Written By Hayden Claborn, Entertainment Reviewer
“Do you know anything about witches?”
45 years ago, Dario Argento’s Suspiria was released in Italy, and to this day there is no other film that gets horror fans as giddy by mention of the name alone. When someone says Suspria, chills go down my spine. My mind rushes to the film’s most memorable elements: Goblin’s iconic score, the nightmarishly technicolor cinematography, the nonsensical story and the unreal gore effects. For those who love Suspiria, it isn’t just any other horror movie, it’s the horror movie when it comes to sensory overload. Within mere minutes Argento is already bombarding you with stupendous audio and visuals.
The film follows Suzy Bannion (Jessica Harper), a young American ballet dancer who arrives in Germany to attend the Tanz Dance Akademie. During her first night there, a fellow dancer named Pat Hingle (Eva Axen) runs away from the school in a rush of fear, is stabbed to death by a mysterious assailant and ultimately gets hanged in a skylight in an apartment building. Soon, Suzy is thrust into a conspiracy surrounding a coven of witches.
Dario Argento is probably the most famous Giallo filmmaker outside of Mario Bava (A Bay of Blood) or Luici Fullci (The Beyond). For those unaware, Giallo are Italian films (usually mysteries) with intense and brutal violence that predate the slasher subgenre, which would get popularized in the United States a year later by John Carpenter’s Halloween. Detectives who investigate a series of murders are often the main characters. However, what makes Suspiria unique in Argento’s body of work is that it doesn’t quite follow the playbook and is more of a supernatural horror film than Giallo.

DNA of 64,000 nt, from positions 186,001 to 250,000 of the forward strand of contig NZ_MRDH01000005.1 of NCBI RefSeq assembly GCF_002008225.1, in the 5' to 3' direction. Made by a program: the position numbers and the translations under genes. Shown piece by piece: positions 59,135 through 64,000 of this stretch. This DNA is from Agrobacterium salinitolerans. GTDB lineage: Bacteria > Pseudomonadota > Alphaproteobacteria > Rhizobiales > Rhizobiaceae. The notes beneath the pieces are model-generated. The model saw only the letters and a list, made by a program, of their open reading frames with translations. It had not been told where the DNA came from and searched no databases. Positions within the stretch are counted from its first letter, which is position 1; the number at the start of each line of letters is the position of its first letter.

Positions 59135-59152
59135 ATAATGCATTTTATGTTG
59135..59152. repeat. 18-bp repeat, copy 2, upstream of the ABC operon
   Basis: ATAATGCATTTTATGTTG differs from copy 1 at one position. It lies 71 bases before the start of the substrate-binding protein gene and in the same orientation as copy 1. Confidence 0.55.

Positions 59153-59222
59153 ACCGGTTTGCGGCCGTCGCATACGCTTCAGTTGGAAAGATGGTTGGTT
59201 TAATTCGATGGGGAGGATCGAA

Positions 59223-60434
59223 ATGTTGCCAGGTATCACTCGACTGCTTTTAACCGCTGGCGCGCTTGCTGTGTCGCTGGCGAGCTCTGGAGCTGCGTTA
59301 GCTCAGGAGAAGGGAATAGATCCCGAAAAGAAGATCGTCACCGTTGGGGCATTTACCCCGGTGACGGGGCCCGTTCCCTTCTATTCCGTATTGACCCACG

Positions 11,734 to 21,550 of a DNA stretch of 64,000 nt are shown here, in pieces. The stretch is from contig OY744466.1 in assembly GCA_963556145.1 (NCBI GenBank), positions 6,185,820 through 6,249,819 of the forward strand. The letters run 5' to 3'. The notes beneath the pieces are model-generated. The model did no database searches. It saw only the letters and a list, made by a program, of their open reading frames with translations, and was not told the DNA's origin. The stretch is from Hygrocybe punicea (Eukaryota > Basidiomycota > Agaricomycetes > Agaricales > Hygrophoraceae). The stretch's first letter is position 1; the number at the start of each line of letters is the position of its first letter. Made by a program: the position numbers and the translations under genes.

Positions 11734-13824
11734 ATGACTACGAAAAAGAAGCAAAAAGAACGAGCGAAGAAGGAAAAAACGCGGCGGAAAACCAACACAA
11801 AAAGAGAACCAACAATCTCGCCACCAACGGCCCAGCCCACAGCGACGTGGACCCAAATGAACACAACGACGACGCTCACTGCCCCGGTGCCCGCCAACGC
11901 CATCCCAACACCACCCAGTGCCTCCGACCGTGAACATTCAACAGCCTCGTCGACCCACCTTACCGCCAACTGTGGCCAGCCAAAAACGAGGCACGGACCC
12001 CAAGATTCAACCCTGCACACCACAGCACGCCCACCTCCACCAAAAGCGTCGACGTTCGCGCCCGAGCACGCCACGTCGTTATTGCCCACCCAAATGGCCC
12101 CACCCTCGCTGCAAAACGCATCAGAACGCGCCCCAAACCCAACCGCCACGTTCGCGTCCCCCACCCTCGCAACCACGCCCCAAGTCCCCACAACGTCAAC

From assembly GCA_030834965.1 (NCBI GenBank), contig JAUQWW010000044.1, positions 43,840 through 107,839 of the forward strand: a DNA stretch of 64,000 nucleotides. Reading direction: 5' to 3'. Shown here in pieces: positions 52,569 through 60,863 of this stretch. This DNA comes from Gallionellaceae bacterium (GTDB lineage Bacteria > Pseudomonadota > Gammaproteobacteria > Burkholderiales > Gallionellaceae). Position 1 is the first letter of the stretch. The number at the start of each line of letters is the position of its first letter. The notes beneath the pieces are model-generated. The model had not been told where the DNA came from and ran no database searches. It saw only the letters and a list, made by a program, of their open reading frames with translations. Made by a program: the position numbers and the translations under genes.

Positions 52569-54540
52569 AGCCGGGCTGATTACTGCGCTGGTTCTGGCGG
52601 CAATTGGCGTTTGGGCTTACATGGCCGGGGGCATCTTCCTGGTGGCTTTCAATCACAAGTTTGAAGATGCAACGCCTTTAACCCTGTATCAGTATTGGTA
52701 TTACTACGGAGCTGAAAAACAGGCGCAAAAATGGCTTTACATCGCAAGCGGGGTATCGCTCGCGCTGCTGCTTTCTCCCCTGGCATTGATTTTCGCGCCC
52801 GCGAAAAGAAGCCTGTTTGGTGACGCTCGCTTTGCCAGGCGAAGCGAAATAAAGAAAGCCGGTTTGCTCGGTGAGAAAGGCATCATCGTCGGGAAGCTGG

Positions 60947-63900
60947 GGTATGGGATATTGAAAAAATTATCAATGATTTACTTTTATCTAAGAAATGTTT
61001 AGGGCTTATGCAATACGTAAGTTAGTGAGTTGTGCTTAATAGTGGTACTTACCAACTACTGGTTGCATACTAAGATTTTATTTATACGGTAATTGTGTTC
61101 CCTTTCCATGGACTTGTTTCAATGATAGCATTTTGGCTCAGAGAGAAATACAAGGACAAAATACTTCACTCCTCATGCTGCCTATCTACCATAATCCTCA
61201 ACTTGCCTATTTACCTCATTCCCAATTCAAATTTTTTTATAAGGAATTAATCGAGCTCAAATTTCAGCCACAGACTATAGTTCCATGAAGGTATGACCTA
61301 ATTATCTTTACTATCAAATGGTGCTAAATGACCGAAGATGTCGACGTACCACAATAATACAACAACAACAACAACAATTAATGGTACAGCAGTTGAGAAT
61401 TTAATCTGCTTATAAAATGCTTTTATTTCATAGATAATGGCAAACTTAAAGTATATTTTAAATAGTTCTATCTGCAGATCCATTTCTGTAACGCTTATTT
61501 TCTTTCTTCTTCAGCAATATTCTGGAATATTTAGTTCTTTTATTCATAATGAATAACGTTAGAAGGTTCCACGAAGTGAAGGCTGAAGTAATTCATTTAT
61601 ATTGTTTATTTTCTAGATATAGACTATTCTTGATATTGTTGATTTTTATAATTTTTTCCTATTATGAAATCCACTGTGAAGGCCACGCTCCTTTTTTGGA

The best classification for Suspria is a horror fairytale; it has a lot in common with The Wizard of Oz and Snow White. Suzy is our Dorthy Gale that gets swept away to a foreign land full of danger; she even arrives during a rainstorm. The film is a candy colored nightmare that weaponizes bright and distinct colors; the film was processed with technicolor. The blood doesn’t begin to register as realistic but that makes it more enchanting. I would highly recommend watching the restoration by Synapse Films as it looks the best.
The production design by Giuseppe Bassan is one of the most memorable in the horror genre. Adding to the fairy tale aesthetic, the dance academy resembles a castle on the inside; elongated hallways and large spaces. My personal favorite is the apartment building Pat Hingle finds herself in. The space doesn’t feel real as the design is outlandish.
An aspect of Dario Argento’s filmography that can be hard to accept is that he’s more a visual filmmaker than a narrative one. Suspiria is the best display of his powers. The narrative functions as a nightmare that feels so real in the moment you aren’t given time to contemplate how it all makes sense. Compared to other Argento films, Jessica Harper as Suzy has such a magnetic and lovely presence that we’re willing to go along with her.
Beyond the admittedly amazing style, Suspiria is a film about women. Our two main characters, Suzy and Sara, are driven by uncovering the truth. These aren’t passive characters– they’re forced into the nightmare and all the passiveness is put upon them. This idea that Suspiria is about women also comes through because almost every character is a woman– only three male characters are recurring and one ends up being a victim. Suspiria is a film about the terror women face and how if they try to confront it, danger immediately follows.